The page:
Nasotracheal suction aids in the removal of retained bronchopulmonary secretions in patients who are unable to expectorate sputum voluntarily. However, chest physiotherapy, including postural drainage, percussion, aided coughing, and vibratory positive expiratory pressure devices, can be quite effective and are more acceptable to alert and oriented patients. The major indication for nasotracheal suction is the semicooperative or obtunded patient who requires tracheobronchial toilet.
For nasotracheal suction, a soft latex or polyvinyl 32- or 34-Fr nasopharyngeal airway, lubricated with lidocaine jelly, is inserted into the nose and advanced so that its distal tip lies above the vocal cords. A 14-Fr suction catheter, held with a sterile-gloved hand, is then passed through the nasopharyngeal airway and advanced with each inspiratory phase of respiration. With passage through the vocal cords, the patient usually coughs. Introduction of the suction catheter in this way prevents trauma to the nasal mucosa and larynx and minimizes the deposition of upper airway secretions into the lung. Whereas approximately 90% of attempts to reach the tracheobronchial tree by this method are successful, the success rate for blind nasal passage ranges from 10% to 70% depending on the operator.
After passing the vocal cords, the catheter is advanced until it reaches the main bronchi. Because the right mainstem bronchus has a more vertical orientation than the left mainstem bronchus, the catheter more frequently enters the right-sided airways. The catheter is then withdrawn while the operator intermittently makes and breaks suction (set between 100 and 160 mm Hg) over a period of 15 to 25 seconds. The catheter is then removed and discarded after a single pass. Nasotracheal suctioning is generally effective in removing tracheal secretions. It also stimulates coughing, which facilitates clearance of secretions from the major bronchi. Nasotracheal suction of left-sided secretions usually is often ineffective, and bronchoscopic removal must be used.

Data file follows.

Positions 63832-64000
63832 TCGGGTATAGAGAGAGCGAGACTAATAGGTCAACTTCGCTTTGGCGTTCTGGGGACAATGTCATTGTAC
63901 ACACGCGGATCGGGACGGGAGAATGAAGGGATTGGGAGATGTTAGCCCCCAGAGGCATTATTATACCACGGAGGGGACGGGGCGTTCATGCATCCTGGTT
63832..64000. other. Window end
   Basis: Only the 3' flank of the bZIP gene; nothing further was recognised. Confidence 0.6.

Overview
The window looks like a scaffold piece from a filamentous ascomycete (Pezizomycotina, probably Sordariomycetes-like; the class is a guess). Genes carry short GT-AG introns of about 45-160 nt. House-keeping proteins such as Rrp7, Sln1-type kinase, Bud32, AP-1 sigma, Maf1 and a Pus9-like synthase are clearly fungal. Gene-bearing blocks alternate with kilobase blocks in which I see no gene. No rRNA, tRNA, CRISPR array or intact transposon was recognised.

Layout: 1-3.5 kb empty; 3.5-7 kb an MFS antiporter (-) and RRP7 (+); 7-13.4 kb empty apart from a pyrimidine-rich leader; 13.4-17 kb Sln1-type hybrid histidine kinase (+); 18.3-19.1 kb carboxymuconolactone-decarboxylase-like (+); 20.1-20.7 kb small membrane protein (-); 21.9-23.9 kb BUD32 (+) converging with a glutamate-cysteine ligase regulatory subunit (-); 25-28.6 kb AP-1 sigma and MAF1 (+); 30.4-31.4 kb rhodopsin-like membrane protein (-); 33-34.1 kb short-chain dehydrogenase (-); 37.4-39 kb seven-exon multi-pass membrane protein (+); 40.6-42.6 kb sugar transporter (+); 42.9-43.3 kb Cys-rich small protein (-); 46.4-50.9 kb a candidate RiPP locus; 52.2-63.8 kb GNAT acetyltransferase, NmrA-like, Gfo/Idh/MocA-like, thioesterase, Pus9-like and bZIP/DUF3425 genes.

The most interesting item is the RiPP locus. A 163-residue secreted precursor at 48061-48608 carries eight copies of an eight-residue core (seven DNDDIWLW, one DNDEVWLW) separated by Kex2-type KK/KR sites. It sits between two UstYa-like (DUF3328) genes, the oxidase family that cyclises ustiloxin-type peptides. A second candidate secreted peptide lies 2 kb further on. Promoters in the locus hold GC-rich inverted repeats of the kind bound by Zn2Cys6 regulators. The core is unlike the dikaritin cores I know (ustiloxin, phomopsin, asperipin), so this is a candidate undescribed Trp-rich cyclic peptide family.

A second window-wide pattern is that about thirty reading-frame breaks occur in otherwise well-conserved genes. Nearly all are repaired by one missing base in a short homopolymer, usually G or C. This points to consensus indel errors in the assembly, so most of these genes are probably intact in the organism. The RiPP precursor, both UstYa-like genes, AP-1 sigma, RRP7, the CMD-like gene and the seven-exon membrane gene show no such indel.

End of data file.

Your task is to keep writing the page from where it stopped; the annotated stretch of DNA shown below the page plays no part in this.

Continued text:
Patients requiring mechanical ventilation often require “inline” suctioning because the presence of the endotracheal tube keeps the glottis patent, limiting the generation of sufﬁcient intrathoracic pressure to adequately clear secretions. By minimizing disconnections from the ventilator, inline suctioning avoids derecruitment and reduces the risk of nosocomial infection. Hypoxemia may be minimized by limiting the duration of suctioning to 3 to 5 seconds and administering 100% oxygen for about 1 minute before the procedure.
Suctioning through a tracheostomy tube is performed in a similar fashion, using the inline method if the patient requires mechanical ventilation and the “sterile” technique if the patient is receiving supplemental oxygen via a humidiﬁed “trach collar.” Clearly, because the airway is not a sterile environment, the procedure is not truly sterile; however, the operator should always try to minimize nosocomial infection by wearing sterile gloves and disposing of the suction tubing after each suctioning period.
It should be understood that all suction catheters traumatize the tracheobronchial mucosa in two ways: (1) by causing invagination of the mucosa into the end or side holes with consequent immediate ischemic necrosis of the area and (2) by direct physical contact, which results in delayed sloughing of ciliated epithelium many hours later. Erosions caused by suctioning permit colonization and penetration of the mucosa by pathogens as well as cessation of the host mechanism of mucociliary transport. Avoiding continuous suctioning and the use of a weaker vacuum tend to minimize the damage, but unfortunately, efﬁciency of secretion aspiration is also diminished.